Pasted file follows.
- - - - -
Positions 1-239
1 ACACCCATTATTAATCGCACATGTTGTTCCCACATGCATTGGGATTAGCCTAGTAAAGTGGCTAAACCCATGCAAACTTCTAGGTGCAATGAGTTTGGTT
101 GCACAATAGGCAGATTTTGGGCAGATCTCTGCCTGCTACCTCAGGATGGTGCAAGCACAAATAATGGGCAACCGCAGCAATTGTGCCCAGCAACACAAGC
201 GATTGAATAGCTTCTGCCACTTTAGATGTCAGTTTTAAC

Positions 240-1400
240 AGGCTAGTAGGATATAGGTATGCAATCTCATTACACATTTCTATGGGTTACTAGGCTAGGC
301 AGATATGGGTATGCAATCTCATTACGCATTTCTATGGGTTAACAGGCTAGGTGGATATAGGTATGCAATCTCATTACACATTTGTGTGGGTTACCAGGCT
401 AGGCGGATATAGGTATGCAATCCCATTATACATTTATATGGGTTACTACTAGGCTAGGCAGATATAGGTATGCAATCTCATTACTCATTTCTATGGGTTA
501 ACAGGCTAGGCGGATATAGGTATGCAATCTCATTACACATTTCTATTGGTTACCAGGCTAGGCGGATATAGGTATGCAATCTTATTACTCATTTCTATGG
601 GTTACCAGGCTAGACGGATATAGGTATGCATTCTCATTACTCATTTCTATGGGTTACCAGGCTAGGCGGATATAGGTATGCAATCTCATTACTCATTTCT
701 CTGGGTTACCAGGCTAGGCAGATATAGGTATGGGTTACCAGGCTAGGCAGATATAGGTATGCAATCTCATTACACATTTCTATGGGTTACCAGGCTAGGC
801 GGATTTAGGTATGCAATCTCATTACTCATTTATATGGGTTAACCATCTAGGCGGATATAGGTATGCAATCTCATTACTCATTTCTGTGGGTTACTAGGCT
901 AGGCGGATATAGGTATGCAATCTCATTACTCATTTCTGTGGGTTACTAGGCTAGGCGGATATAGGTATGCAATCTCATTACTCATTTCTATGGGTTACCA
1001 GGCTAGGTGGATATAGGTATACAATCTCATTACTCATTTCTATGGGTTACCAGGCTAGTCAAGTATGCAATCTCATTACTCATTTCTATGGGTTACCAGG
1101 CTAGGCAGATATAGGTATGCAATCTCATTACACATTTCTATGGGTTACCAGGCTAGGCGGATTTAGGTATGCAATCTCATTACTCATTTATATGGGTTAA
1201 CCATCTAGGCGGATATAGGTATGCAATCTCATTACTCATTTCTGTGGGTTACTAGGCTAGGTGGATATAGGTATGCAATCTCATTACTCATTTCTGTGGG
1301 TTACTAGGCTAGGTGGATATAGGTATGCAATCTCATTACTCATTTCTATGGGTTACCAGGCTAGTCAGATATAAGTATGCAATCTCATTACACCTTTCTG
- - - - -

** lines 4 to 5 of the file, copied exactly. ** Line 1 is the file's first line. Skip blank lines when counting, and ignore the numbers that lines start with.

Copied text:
201 GATTGAATAGCTTCTGCCACTTTAGATGTCAGTTTTAAC

Positions 240-1400